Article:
We are pleased to bring to you a guest post by our Fellowship applicant Divij Joshi. Divij graduated from NLS, Bangalore in 2016 and is currently working at a leading law firm in Mumbai. This is his first submission for the Fellowship.
Online Marketplaces and Trademark Infringement in India
The responsibilities of online intermediaries for third-party transactions on the internet is a vexing legal issue across jurisdictions, India being no exception. While a division bench of the Delhi High Court, in MySpace v Super Cassettes (“MySpace”), has given some much needed clarity and relief to online intermediaries as far as copyright infringement is concerned, the liability of online marketplaces (such as Amazon or eBay) for infringement of trademarks, specifically, in the sale of counterfeit goods online remains uncertain.
Intermediary liability for trademark infringement in the EU and US
While courts in India have not had the opportunity to discuss the liabilities of online marketplaces for trademark infringement decisions of courts in the EU and US may provide some guidance on the same. The decisions of the Court of Justice of the European Union in L’oreal v eBay International AG (“L’oreal”) and of the US Federal Court for the Second Circuit in Tiffany (NJ) Inc. v. eBay Inc. (“Tiffany”) are particularly informative. These decisions dealt with the liability of e-commerce marketplaces which enabled the display and sale of counterfeit or otherwise infringing goods through their portals.
In L’oreal, the French cosmetics supplier alleged that eBay infringed its trademark by allowing counterfeit goods to be offered for sale through its website. The CJEU considered firstly, whether eBay ‘used’ L’oreal’s trademarks ‘in the course of trade’, in order to attract direct liability for infringement, and secondly, whether eBay could claim immunity from secondary liability under the safe harbour provisions of the EU E-commerce Directive.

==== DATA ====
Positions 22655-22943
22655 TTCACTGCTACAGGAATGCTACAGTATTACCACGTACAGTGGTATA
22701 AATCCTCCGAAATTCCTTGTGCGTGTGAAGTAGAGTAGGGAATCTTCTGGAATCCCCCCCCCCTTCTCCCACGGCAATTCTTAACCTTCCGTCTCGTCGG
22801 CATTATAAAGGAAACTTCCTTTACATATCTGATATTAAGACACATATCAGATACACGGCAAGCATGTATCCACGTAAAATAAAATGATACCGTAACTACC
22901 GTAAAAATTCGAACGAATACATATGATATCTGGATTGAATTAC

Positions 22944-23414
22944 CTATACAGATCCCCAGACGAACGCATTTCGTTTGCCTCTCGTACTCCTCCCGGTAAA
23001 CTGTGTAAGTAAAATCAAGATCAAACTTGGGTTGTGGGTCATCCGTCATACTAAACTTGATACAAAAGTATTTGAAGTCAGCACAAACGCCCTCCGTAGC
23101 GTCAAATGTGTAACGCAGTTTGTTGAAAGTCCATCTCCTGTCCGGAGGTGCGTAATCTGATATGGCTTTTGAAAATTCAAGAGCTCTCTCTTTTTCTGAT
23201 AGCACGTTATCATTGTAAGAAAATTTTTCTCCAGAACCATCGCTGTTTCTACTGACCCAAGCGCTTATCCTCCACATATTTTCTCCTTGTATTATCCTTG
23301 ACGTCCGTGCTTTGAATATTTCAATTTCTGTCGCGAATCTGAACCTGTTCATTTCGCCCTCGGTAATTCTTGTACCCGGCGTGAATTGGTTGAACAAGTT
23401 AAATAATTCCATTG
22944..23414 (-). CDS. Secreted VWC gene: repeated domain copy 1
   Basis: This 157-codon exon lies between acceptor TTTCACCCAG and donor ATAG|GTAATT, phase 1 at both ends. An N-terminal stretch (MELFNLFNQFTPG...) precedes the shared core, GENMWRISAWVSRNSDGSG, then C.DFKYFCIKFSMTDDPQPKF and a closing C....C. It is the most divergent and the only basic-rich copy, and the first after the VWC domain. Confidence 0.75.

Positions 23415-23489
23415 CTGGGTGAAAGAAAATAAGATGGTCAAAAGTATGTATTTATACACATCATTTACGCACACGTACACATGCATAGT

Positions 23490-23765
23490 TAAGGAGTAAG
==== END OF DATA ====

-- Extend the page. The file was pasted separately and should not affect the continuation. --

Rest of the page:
The CJEU held that eBay does not ‘use’ L’oreal’s trademarks in its own commercial communications, and merely enabled its customers to display signs corresponding to L’oreal’s trademarks, in the course of their (the third party’s) commercial activities such as their offers for sale. Therefore, it held that eBay did not attract direct liability for the its customer’s posts.
On the issue of secondary liability, the CJEU held that Article 14 of the E-commerce Directive immunized ‘hosting platforms’ such as eBay from liability as long as the intermediary does not play an ‘active role’ in the infringement and acts expeditiously to remove the infringing content. In construing the ‘active role’ of an intermediary, the CJEU held that where ‘the operator has provided assistance which entails, in particular, optimising the presentation of the offers for sale in question or promoting those offers’, it may be construed to have generalized knowledge and control over the offer for sale of the infringing goods. Under this standard, the intermediary must show neutrality to claim immunity under Article 14.
In contrast to the standard of generalized knowledge in L’oreal, the Second Circuit in Tiffany, under similar facts, adopted a stricter standard for attributing secondary liability. In Tiffany, the Court held that the standard for contributory liability, as derived from the common law of tort, required that ‘a service provider must have more than a general knowledge or reason to know that its service is being used to sell counterfeit goods. Some contemporary knowledge of which particular listings are infringing or will infringe in the future is necessary.’ Therefore, the court held that eBay would not be liable for contributory infringement of Tiffany’s trademarks unless it had actual knowledge of the specific acts of infringement.
Liability of online marketplaces in India
In India, courts have not considered the liability of online marketplaces for the offering for sale of counterfeit goods by third parties. However, the general schema of intermediary liability in India may be helpful in locating where liability may lie for these intermediaries.